There is one point about Respect that I was surprised that Lorna did not mention. Respect has chosen to contest only the Euro and GLA elections, not the Council elections. Much more so than in Euro elections, it is in Council elections where you can address issues for working-class communities and Council workers, give a voice at the ballot box for working-class struggles, and build a base amongst the working class. This tells you a lot about Respect's middle-class stunt politics.

Lorna and the IWCA argue for more resources for the areas where asylum-seekers are housed. That's OK, as far as it goes. Extra resources would make for better quality of life, and would undermine the basis of hostility - the poison that "they are taking our homes, benefits, etc." An effective campaign to defend asylum-seekers does need to demand resources for all, rather than simply fly-post about how anti-racist we are.

But there is a huge witch-hunt against asylum-seekers and refugees. The press writes about them in terms which would normally be reserved for rats. Blunkett and Howard fall over themselves in a sickening race to persecute them ever more. Hostility towards immigrants has led to violence and murder.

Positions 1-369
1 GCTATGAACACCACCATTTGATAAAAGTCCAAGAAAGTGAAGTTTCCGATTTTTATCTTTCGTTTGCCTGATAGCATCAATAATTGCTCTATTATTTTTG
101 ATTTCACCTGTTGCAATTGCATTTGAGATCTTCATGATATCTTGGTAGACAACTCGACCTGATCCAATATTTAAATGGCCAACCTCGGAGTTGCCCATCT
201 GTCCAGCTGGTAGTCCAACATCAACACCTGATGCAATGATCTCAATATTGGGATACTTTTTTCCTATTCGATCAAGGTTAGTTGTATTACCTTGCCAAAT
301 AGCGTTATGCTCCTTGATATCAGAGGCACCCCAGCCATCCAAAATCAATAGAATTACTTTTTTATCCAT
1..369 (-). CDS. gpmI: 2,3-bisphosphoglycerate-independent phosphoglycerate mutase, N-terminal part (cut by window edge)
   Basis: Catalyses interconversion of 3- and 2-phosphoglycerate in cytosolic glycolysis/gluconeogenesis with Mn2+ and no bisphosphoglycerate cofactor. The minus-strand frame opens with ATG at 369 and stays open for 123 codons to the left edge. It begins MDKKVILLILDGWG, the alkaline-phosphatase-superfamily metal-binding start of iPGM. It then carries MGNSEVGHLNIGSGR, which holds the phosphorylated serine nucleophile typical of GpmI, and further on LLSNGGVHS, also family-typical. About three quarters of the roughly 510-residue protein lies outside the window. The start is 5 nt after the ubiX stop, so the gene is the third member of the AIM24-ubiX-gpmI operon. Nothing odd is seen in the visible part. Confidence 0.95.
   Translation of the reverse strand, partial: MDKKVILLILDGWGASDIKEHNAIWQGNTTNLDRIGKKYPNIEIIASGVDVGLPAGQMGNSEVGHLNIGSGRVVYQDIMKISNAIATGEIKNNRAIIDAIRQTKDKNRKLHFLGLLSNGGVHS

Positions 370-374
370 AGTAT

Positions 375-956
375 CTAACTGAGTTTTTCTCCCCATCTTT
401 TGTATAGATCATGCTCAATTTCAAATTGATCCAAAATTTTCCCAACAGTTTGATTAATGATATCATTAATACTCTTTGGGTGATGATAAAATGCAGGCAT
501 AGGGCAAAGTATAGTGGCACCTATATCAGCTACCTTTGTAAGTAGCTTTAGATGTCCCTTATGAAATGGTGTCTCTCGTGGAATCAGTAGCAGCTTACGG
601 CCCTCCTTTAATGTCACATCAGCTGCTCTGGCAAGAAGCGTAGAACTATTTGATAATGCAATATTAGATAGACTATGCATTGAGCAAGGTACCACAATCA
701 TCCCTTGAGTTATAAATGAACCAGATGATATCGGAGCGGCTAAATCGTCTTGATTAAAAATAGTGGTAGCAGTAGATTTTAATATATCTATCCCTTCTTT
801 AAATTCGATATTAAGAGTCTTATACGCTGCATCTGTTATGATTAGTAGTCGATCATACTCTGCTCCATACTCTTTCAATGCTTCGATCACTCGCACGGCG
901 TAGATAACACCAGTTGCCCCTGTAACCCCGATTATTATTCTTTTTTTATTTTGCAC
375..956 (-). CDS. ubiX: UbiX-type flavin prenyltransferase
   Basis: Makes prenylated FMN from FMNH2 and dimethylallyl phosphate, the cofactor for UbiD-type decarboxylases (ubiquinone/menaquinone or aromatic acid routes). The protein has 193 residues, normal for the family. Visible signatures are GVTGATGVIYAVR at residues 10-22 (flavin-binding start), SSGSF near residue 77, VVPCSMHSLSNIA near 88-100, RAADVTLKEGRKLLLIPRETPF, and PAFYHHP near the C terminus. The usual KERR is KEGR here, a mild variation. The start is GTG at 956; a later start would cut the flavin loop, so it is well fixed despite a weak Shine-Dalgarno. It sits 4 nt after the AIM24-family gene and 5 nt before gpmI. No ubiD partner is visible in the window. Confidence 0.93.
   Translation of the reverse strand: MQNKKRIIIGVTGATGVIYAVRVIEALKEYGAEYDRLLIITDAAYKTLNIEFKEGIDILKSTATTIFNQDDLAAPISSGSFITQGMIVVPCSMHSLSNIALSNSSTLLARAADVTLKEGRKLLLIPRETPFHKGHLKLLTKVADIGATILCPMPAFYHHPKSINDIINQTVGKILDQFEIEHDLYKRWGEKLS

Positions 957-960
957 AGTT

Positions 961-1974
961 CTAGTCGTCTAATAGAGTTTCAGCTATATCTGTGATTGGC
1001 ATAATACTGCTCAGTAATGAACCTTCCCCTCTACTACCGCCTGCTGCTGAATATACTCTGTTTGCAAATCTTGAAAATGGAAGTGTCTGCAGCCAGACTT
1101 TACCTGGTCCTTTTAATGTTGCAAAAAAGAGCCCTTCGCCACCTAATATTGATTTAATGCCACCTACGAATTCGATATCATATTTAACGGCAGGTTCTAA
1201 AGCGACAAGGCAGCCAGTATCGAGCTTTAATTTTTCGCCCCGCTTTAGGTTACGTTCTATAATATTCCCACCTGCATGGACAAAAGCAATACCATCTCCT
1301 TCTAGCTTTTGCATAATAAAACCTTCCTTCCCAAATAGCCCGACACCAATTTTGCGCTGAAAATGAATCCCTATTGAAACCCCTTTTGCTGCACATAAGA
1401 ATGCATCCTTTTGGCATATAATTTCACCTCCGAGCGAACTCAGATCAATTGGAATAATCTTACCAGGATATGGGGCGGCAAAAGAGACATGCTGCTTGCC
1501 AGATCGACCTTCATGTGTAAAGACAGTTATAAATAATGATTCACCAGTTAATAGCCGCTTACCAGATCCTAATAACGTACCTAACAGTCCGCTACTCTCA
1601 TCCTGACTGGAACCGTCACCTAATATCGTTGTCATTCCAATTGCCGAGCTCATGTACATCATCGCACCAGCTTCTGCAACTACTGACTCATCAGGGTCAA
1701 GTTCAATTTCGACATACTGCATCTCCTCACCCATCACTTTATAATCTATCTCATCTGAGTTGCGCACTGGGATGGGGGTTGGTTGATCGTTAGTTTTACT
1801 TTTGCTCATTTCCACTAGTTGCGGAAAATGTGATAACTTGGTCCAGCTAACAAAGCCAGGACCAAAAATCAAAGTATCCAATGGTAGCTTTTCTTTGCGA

In the eye of this racist storm, you have to take a crystal clear stand in defence of asylum-seekers and immigrants. The IWCA does not.

Working-class political representation is not just about amplifying the views you hear on the doorstep. Sometimes those views are wrong, divisive and anti-working-class. To really serve working-class interests, you have to say so.

Finally, Lorna and the IWCA have renounced the label of 'socialist'. Their reason is partly because they have turned their back on 'ideology', and partly a desire to distance themselves from Stalinists, social democrats and sectarians.

As on other issues, the IWCA has identified the faults of the left, but not necessarily chosen the right solution.

Janine Booth, London

Add new comment

This website uses cookies, you can find out more and set your preferences here.
By continuing to use this website, you agree to our Privacy Policy and Terms & Conditions.